In a recent article for The Diplomat, Professor Nader Habibi discusses how the “[China-Pakistan Economic Corridor] will affect China’s economic and geopolitical relations with the Middle Eastern countries, particularly the Gulf Cooperation Council members [. . . ] and Iran.”

To go along with this article, Prof. Habibi will be giving a talk about “[the] implications for the Middle Eastern countries'” involved in this trade deal on January 31st, 2020 at 12pm in room G4 at the Heller School at Brandeis University.

Read the full article here.

More information about Prof. Habibi’s speaking engagement to follow.

“To a large segment of Saudi women, [MbS] reform not only put an end to unfair social discrimination, but it also made it affordable for them to engage in business activities and accept employment opportunities.”

Read the rest of the article here.

Timothy Taylor, longtime writer of the Conversable Economist blog, recently posted a piece about the efficacy of incorporating video into introductory economics classes. Taylor touted that “[using video clips in intro lectures] can be a useful practice because it gives [the students] a sense that they are being introduced to a universe of economists, not just to one professor and a textbook.”

Taylor then goes on to explain how Amanda Bayer and Judy Chevalier have compiled video clips that would be most useful in an “Intro to Economics” class. Selecting the highlights of the compiled clips, Taylor noted that Dean Graddy’s work on the Fulton Fish Market in NYC could “easily be incorporated into an intro presentation.” He then cited her 2006 article on the same subject which was featured in the Spring issue of the Journal of Economic Perspectives.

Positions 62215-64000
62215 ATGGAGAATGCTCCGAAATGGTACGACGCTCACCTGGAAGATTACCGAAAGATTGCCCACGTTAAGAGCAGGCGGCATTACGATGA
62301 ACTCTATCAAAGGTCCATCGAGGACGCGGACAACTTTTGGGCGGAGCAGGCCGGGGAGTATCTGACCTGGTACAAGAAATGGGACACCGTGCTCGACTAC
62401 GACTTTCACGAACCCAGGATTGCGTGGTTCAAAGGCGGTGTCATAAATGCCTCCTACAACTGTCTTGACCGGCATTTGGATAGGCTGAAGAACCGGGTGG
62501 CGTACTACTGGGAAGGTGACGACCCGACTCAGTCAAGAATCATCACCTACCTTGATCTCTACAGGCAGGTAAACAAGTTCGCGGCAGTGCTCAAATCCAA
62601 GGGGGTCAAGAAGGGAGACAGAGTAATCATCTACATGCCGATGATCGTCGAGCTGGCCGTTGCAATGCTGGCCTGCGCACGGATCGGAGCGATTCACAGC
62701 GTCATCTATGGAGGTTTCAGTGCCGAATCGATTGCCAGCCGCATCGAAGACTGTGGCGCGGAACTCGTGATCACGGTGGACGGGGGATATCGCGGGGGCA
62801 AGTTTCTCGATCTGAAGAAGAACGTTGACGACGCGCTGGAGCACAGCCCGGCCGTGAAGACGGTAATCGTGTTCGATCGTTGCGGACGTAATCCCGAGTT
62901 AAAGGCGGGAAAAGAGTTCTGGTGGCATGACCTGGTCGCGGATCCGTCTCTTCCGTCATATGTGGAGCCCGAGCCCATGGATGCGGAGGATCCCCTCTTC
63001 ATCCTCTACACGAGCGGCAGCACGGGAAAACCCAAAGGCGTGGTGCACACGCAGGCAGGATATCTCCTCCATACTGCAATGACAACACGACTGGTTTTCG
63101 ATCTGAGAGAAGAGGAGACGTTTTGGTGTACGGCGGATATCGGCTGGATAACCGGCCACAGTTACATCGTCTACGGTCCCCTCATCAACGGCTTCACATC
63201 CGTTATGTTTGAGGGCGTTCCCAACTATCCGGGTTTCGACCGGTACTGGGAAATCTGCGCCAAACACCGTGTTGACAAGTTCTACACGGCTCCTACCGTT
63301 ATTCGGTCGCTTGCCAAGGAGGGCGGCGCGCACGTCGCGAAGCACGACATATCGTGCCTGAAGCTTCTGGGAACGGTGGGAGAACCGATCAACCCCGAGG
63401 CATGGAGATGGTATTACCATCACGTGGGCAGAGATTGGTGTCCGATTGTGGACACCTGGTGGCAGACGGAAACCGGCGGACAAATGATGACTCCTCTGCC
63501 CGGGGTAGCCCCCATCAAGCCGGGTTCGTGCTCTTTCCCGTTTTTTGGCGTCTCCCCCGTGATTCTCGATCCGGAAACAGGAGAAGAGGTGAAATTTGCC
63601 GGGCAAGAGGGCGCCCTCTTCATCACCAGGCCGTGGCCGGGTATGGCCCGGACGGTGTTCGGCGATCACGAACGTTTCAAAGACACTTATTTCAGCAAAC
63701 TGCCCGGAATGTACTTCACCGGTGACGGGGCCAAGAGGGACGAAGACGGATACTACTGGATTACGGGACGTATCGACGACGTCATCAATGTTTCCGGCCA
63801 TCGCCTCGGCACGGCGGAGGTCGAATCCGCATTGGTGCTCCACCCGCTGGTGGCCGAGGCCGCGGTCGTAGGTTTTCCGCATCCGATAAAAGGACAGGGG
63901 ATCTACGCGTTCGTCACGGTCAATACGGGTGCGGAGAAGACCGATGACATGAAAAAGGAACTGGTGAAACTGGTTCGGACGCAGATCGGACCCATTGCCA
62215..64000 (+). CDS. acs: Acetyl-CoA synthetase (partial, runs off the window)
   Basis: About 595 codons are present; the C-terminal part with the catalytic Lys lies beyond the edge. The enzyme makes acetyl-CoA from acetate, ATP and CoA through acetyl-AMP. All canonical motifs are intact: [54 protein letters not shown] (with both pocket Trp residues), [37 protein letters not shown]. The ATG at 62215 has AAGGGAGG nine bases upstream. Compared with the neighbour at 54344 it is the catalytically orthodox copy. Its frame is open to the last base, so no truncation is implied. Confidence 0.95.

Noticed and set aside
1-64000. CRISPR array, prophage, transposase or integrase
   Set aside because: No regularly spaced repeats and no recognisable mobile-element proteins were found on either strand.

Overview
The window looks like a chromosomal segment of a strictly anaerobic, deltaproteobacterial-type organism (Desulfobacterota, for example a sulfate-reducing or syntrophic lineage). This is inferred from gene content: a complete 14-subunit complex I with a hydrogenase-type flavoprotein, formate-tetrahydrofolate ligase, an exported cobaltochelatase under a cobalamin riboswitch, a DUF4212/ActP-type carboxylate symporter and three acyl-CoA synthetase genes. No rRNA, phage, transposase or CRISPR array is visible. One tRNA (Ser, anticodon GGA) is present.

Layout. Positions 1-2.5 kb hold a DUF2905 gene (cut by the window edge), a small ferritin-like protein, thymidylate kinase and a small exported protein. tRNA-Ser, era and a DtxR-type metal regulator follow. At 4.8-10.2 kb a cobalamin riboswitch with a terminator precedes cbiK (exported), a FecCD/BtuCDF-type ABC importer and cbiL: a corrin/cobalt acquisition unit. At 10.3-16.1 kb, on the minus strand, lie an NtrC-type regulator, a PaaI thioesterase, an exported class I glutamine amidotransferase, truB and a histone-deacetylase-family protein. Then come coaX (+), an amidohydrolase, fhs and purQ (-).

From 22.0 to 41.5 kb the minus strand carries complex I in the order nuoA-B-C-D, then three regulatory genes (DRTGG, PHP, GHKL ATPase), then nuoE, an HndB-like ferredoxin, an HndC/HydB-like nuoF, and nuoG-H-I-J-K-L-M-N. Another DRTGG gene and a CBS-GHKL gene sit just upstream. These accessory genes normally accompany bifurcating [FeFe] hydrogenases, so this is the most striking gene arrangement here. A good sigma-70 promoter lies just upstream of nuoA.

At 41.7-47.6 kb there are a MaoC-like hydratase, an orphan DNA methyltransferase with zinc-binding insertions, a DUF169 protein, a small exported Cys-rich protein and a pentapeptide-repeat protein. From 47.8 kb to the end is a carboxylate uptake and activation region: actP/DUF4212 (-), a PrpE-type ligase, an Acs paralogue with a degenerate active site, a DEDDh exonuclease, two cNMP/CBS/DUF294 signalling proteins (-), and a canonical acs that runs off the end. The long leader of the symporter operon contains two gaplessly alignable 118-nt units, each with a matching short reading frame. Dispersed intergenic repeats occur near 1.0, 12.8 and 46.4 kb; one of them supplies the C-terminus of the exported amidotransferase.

Read Taylor’s entire blog post here.

Read Dean Graddy’s article about the Fulton Fish Market from the Spring 2006 issue of the Journal of Economic Perspectives here.

In his most recent Op-Ed article with “The Globe Post”, Prof. Nader Habibi weighs in on the strained relationships between Middle Eastern countries. Read Prof. Habibi’s article here.

The Econ department’s very own Professor Joshua Goodman was recently quoted in The Hechinger Report about new research that has been done about the efficacy of tuition cuts and it’s impact on the institution itself. Read the article here.

 

Wednesday, May 1st, 2019. It’s a day that will be marked in Brandeis history. Professor H. Michael Coiner gave his final lecture at Brandeis. Olin- Sang 101 was filled with students from the economics 2a course, A Survey of Economics, as well as faculty from the economics department and students who just wanted to attend his last lecture. Professor Coiner was his usual vibrant self throughout and when he was done, he wiped the chalk off of his hands, looked up at the students, and said, “And that’s the course”. This brought a huge round of applause from all who attended. One graduating senior, Darhan Rzaev, the Economics UDR, immediately went up to Professor Coiner to shake his hand and said to him “Yours was the first class I ever took at Brandeis and today it is the last one”.

Darhan Rzaev and Professor Mike Coiner

Mike’s retirement was celebrated by many in the World Court of the IBS building on Tuesday, April 17th where the soon-to-be endowed “Michael Coiner Scholarship Fund” was announced. Once this fund is endowed, students recipients this scholarship will be known as “Michael Coiner Scholars”.